Saudi Aramco reports blockbuster earnings. The Saudi-controlled oil giant said profits more than doubled, to $110 billion, as it benefited from the jump in crude prices. That will help Riyadh in its goal of investing abroad and diversifying the kingdom’s economy.
Elon Musk’s ties to China reportedly worry Washington. U.S. lawmakers are concerned about Beijing getting access to classified information at SpaceX, including through foreign suppliers to the space exploration company and through links between SpaceX and Tesla, The Wall Street Journal reports.
Computer chip makers face a dire component crunch, a key supplier warns. The chief of ASML, which makes equipment to produce advanced semiconductors, predicted that there would be supply-chain shortages for the next two years.
Tracking Russian oil
The International Energy Agency recently predicted that Russian oil exports would drop by 3 million barrels a day, or roughly a third of its total output, as soon as next month. Some are skeptical that the dropoff will be that big, but market watchers are tracking the effects of sanctions, embargoes and disruptions to oil supplies after Russia invaded Ukraine, a key determinant of where oil prices are headed.
It is hard to know if Russian oil sales have slid since the start of the war. The oil market is opaque and Russian oil sales, in particular, tend to be conducted in over-the-counter transactions. Most oil is sold 30 days before loading, so it may be a while before Russian oil deliveries reflect sales since the invasion. “If you stop buying crude that was going to be loaded mid-March, the impact of that doesn’t start getting really felt until April 1,” Andy Lipow, an oil industry consultant based in Houston, told DealBook.
That’s led to a hunt for clues in obscure energy industry data. Matt Smith, an oil analyst with the analytics firm Kpler, has been watching individual ships. Last week, he noticed a tanker carrying Canadian oil that left from a U.S. Gulf port headed for Ireland, a combination he hadn’t seen before. Smith says the unusual route may suggest that Europe is starting to diversify its supplies. “There are a few tentative signs that flows from elsewhere are picking up,” Smith told DealBook.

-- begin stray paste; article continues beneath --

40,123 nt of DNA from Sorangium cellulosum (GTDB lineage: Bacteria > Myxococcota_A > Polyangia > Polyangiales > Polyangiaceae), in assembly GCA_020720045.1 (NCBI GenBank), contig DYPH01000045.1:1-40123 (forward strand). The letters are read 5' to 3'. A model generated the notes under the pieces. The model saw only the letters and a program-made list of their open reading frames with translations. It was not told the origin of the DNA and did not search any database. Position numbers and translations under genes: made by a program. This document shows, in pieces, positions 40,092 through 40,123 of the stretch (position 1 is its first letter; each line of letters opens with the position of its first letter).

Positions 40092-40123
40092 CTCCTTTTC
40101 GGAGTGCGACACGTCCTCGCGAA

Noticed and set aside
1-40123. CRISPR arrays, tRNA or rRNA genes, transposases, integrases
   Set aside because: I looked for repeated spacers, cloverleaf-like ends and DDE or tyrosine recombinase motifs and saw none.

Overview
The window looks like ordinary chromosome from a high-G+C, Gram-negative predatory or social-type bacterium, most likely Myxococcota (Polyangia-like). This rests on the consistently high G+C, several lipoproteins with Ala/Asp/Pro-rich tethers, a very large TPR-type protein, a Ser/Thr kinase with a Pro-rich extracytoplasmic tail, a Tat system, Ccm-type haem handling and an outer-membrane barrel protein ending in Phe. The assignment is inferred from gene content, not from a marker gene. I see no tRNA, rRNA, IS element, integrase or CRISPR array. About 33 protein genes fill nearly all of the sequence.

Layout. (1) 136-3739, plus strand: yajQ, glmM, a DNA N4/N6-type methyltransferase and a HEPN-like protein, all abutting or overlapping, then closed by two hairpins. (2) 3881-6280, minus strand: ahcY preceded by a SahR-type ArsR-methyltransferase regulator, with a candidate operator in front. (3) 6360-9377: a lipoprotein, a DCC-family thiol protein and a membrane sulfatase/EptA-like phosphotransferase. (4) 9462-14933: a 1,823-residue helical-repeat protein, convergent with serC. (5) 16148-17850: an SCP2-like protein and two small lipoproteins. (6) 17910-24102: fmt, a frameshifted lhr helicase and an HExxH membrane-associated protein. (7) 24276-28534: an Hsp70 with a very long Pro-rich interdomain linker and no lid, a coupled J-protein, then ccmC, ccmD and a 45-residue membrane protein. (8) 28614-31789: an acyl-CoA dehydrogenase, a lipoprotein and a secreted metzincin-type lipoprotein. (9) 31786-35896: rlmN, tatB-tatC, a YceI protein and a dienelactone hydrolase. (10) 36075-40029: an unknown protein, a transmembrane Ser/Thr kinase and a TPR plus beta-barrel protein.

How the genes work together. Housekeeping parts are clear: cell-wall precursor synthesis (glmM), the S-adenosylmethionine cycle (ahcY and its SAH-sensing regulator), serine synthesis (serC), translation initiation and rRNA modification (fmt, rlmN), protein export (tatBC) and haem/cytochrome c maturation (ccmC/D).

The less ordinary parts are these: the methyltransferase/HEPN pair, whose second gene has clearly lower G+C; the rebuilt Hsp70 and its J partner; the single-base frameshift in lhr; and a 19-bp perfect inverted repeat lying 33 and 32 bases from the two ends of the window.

A key refinery suggests Russian sales are under pressure. Most Russian oil is shipped out of the country as crude and refined elsewhere. But Russia has some refineries that specialize in processing foreign-bound oil. Lipow says the one to watch is Tuapse, the only Russian refinery on the Black Sea. About 10 days ago, Lipow said, the refinery had to slow operations because it had too much oil coming in and not enough going out.
Others are skeptical that the flow of Russian oil will slow. Simon Johnson, an economist at M.I.T., said he and his colleagues have been tracking the sale of Russian oil for weeks, out of a desire to do something to help Ukraine and point out who is funding the Russian war effort. Based on their analysis, it appears that Russian oil shipments are increasing, especially to India but also to Europe.
The latest in the Russia-Ukraine war:
“As it’s gone mainstream, crypto has inspired an unusually polarized discourse. Its biggest fans think it’s saving the world, while its biggest skeptics are convinced it’s all a scam.”
— Kevin Roose, The Times’ tech columnist, in “The Latecomer’s Guide to Crypto,” part of a package answering the most common questions about cryptocurrency. There are also guides to web3, NFTs, DAOs and DeFi. (If you don’t know what those terms mean, the links are worth a click.)
The Russia-Ukraine War and the Global Economy
The week ahead